AA ascribes relapse to “triggers” like anger and resentment which induce cravings for relief, resulting in recurrence of addict thinking and behavior. Other powerful “triggers,” AA says, include reminders of past use. For an intravenous drug user a “trigger” could be the sight of a syringe, while for an alcoholic it might be a beer commercial.
What addicts call “triggers” scientists refer to as “cues,” powerful emotional memories of drug-taking. Dr. Anna Rose Childress, a psychiatrist at the University of Pennsylvania, has used PET scans in studying relapse triggers. During PET scans, radioactive elements1 are introduced into the brain to track cell processes,2 generating a three-dimensional image showing where the trace elements travel in the brain and how long they stay there.3
Dr. Childress reports that drug-taking cues cause the brain to release a small spurt of dopamine: “This increase in dopamine feels similar to a small dose of the drug itself,” she says. Some people report they can even taste the drug in the back of their throats, though they haven’t actually taken any.4 “They’re having a miniature high before they even get there,” Dr. Childress says. “It acts like a salty potato chip or the smell of the brownie across the room, the chocolate croissant in the window …. [I]t’s a primer, it’s a seductive pull.”5 To and addict, that “primer” prompts craving, a nearly instinctive cry for drugs.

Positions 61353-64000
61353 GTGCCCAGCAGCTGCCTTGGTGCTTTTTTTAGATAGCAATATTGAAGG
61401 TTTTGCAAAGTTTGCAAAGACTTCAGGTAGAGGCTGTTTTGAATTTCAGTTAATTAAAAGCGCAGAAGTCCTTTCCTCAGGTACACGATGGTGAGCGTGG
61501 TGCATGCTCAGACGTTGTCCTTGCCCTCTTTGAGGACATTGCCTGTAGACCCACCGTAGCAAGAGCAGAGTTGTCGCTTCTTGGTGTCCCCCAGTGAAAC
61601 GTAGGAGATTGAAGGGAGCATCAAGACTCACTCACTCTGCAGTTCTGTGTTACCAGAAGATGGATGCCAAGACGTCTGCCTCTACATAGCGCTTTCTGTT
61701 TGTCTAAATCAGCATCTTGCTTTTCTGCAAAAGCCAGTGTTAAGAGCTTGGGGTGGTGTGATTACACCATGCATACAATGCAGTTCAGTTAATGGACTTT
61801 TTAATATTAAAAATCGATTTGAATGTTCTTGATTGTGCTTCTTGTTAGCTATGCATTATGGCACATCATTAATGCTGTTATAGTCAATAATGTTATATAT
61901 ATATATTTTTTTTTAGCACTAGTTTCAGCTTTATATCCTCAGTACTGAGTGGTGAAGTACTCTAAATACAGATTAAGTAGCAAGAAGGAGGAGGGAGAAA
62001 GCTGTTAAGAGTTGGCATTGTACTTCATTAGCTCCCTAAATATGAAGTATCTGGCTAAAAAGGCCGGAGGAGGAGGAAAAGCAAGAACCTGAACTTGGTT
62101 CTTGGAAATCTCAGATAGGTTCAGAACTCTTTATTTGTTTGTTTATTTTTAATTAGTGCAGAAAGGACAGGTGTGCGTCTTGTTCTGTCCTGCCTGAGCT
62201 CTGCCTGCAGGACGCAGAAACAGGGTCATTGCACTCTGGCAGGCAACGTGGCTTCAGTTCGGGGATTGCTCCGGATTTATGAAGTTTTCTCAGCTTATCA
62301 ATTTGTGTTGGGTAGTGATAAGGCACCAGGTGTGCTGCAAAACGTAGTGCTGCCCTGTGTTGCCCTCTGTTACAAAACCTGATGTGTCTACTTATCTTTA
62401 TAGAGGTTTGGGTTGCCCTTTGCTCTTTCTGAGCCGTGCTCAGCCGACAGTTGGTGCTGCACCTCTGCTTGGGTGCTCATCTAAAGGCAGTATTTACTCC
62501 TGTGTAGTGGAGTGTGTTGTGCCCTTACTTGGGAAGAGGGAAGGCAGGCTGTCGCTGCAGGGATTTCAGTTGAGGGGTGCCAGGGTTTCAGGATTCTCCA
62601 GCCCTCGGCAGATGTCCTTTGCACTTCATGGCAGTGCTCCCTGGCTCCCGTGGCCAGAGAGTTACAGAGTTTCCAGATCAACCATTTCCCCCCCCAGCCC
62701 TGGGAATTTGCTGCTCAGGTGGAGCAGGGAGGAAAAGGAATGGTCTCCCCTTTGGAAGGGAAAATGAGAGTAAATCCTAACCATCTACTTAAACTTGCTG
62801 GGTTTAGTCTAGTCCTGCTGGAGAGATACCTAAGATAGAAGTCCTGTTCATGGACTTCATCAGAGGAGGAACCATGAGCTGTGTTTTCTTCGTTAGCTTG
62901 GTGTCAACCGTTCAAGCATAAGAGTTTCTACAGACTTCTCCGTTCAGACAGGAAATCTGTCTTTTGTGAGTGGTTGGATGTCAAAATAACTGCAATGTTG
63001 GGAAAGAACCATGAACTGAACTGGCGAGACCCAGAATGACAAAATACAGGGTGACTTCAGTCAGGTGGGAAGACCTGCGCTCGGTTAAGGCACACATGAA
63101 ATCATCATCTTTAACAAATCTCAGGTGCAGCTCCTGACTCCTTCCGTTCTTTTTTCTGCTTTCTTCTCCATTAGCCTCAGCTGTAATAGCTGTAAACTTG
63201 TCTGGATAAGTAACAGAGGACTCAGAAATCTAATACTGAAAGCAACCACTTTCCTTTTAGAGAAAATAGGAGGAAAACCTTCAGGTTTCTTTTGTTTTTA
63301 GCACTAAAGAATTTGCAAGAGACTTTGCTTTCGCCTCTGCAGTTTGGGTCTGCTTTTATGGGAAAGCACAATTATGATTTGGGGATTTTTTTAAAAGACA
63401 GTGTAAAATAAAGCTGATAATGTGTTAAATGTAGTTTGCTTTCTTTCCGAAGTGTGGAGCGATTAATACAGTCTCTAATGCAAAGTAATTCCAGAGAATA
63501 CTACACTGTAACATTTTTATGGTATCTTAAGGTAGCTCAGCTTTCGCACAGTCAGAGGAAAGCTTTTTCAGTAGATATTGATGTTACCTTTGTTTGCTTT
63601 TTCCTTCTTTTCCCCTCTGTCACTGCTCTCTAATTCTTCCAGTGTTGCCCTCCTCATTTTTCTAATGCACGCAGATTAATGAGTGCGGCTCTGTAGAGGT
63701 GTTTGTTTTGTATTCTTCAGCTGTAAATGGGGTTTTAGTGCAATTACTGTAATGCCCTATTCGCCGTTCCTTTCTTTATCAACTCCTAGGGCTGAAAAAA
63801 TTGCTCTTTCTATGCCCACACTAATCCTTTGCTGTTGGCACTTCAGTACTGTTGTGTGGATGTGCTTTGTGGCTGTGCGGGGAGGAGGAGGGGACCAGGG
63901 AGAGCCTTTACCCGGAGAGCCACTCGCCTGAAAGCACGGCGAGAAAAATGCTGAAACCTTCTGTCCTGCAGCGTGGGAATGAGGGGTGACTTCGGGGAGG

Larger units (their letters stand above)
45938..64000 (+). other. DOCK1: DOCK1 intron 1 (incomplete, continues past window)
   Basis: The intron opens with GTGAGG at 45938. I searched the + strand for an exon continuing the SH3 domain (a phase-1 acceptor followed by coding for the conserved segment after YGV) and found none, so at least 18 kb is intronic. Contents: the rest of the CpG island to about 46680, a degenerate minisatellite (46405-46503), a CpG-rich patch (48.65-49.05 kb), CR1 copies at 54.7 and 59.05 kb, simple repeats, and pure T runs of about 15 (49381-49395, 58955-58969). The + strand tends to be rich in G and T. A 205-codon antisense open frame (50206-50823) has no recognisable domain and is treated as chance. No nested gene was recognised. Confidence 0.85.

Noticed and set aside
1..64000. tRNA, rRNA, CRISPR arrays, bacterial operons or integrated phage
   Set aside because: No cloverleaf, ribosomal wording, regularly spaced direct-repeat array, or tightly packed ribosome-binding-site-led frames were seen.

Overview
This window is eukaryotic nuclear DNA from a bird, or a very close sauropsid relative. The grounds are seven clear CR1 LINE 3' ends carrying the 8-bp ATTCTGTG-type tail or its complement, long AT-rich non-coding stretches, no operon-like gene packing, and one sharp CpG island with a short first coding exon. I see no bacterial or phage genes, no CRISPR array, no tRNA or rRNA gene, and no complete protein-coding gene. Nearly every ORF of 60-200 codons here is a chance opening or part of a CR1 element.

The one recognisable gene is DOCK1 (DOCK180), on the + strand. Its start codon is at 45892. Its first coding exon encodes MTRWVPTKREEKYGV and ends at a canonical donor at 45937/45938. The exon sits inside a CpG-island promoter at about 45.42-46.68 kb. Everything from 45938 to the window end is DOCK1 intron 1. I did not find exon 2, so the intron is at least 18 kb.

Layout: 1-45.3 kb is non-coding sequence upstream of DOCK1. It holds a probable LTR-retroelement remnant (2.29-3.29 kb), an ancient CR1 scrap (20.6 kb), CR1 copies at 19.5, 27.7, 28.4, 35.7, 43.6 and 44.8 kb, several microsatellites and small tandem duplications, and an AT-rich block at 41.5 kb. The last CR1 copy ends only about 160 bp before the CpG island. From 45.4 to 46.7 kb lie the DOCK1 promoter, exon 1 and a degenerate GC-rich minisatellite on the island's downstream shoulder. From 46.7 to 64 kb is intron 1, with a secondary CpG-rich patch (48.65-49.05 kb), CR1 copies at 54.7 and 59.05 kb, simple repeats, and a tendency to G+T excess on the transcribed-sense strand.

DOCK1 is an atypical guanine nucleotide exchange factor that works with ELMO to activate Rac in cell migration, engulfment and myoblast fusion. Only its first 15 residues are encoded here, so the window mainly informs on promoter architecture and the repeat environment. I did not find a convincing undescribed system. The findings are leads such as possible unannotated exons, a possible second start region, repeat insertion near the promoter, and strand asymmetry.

Dr. Nora Volkow, of the Brookhaven National Laboratory, performed brain scans of cocaine addicts while watching two videos: one of nature scenes, the other of people using cocaine. She found that dopamine increased in response to the drug-taking scenes in proportion to the subjective reporting of craving by the addicts. This illustrates the power of environmental cues and that they work unconsciously. Dr. Volkow says, “For these people, their lives and experiences have taught them that when they see others using cocaine, they’re probably about to get rewarded with drugs too. So even though they consciously knew they weren’t going to get cocaine after watching the video, their brains had learned to expect the reward.”6
Cue-related craving is tied to longer-lasting brain changes than were originally thought. For example, the hyperactivity of neurotransmitters associated with alcohol withdrawal can last as long as a year.7
Scientists suggest that relapse frequently happens because the spike in dopamine the addict brain experiences on seeing a “cue,” overpowers the planning and decision-making portion of the brain, the frontal cortex, where rational decision-making takes place.8 (For how this feels, click on Craving and Amnesia.)
Addict’s thought-processes overstress the emotional short-term need of drug-induced relief from cravings over the rational long-term benefits of sobriety. Drug cues can rekindle that addict thinking no matter how long one has been sober. Cues operate swiftly and unconsciously, explaining why relapse happens so automatically that many who’ve had them say they were “struck drunk.”
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